Biographies
Jazz Music

Biographies


  • John Wolf Brennan

    John Wolf BrennanPianist and composer John Wolf Brennan, born February 13, 1954 in Dublin, Ireland, has been widely acclaimed as an outstanding musician. His distinctive style, marked by a deep interest in contemporary archeology, a very personal quest for an adventurous avantgarde, an ongoing research of his Celtic roots and his "Swiss watchmaker exactness" ("The Wire") sets him apart. His compositions cover a wide spectrum of musical concepts and methods, ranging from piano pieces ("inside and outside" - prepared and unprepared) to vocal scores ("Night.Shift" - an opera after a libretto by Rudolph Straub, based on W.H.Auden's "The Age of Anxiety"; "Sculpted Sound", "Euratorium", "Bestiarium", "PaniConversations", works for choir), from chamber ("Epithalamium" after James Joyce's "Chamber Music"; "Alef Bet - an Ori-ental Peace Piece" for Israeli oboist Ori Meiraz; "A Golly Gal's Way to Galway Bay" for James Galway, "Nearly Charming") to orchestral works, both for classical and jazz ensembles, creating music rich in (a)tonal textures.

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  • Chick Webb

    Чик Уэбб Chick WebbThe Chick Webb orchestra was the house band at the Savoy Ballroom, a famous club in New York. Considered by many as a drum virtuoso, Chick Webb was "King of Swing" and became an icon of the new "swing style". There were frequent "big band battles" at the Savoy, where the greatest bands in town competed with one another (Benny Goodman, Count Basie, Duke Ellington). Ella Fitzgerald made her debut with the Chick Webb orchestra.
    William Henry Webb bought his first set of drums with his earnings as a newsboy, and he began playing in bands on pleasure boats. After moving to New York in 1925, he led bands in various clubs before settling in for long regular runs at the Savoy beginning in 1931. Although Benny Carter and Johnny Hodges played with the band early on, the Webb band was oddly short on major soloists during its heyday from the mid-'30s onward; the young alto sax player Louis Jordan made the biggest impression after leaving the band.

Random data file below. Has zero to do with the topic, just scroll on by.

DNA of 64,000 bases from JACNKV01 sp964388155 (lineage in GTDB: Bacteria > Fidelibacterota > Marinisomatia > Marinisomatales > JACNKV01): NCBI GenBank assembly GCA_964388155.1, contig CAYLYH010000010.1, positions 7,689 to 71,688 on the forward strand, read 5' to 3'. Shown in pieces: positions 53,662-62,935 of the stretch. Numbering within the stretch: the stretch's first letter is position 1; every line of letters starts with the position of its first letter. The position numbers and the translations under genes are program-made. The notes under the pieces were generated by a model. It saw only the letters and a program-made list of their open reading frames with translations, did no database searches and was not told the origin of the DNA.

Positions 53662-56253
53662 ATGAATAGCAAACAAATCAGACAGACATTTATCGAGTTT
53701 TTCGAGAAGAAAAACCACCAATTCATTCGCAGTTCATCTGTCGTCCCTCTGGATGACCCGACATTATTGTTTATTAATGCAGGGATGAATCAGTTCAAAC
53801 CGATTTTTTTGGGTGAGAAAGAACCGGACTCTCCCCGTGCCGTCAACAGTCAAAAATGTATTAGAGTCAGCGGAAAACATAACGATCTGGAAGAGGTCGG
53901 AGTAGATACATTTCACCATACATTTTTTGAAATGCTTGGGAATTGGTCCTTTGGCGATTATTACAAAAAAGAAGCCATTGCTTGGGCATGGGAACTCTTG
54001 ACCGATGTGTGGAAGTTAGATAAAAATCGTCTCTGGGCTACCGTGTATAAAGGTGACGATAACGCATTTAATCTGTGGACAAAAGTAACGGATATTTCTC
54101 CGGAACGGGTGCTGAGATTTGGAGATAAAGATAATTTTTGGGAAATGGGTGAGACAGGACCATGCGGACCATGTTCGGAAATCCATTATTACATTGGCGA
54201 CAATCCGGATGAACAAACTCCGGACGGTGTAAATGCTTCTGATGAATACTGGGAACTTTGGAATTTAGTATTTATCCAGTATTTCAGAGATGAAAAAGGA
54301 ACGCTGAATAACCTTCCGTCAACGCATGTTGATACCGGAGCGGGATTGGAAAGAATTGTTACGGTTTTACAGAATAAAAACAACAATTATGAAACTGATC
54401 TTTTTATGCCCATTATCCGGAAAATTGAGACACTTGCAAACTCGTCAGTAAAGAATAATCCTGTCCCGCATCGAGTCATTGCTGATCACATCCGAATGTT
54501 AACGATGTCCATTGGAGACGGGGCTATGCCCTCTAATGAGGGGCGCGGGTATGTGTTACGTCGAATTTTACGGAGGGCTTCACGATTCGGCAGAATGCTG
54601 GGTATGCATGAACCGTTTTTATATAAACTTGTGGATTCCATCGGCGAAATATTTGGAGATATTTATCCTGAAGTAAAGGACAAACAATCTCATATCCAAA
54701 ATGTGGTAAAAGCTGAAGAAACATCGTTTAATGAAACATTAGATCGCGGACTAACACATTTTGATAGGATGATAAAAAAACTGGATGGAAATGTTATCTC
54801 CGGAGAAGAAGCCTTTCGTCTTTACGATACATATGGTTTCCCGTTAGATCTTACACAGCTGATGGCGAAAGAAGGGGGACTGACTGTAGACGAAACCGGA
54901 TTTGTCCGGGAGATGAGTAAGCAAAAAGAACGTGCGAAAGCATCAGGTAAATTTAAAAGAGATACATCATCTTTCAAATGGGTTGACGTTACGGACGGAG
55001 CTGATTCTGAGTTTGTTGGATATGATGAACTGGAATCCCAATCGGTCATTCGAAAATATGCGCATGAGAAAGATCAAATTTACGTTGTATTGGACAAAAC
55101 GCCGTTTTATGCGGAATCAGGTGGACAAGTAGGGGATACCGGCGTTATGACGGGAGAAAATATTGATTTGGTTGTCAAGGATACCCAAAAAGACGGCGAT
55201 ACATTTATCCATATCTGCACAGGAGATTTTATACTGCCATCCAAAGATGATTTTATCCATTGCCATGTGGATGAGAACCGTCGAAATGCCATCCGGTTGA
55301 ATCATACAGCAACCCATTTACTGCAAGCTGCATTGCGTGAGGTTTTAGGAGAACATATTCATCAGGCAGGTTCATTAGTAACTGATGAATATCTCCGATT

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  • Paul Anka

    Paul AnkaPaul Anka was born July 30, 1941, in Ottawa, Ontario, Canada. His parents were immigrants from Lebanon who owned a successful restaurant frequented by Ottawa’s show people. As a small child, Anka delighted in imitating popular singers and performing for neighborhood housewives, paperboys, and sanitation workers. He soon learned a little piano and taught himself how to play the guitar. Anka was generally uninspired by school, except for writing classes, and once intended to become either an actor or a writer, but the allure of music gradually swayed him from these early ambitions. When rock and roll began to flood the music world, Anka was only in his teens but nonetheless was convinced that he could create songs just as good, if not better, than the ones he was hearing on the radio. He began to compose, taking inspiration from Arabic chant melodies that his parents had brought with them from Lebanon and from the rhyming schemes of poet and playwright William Shakespeare.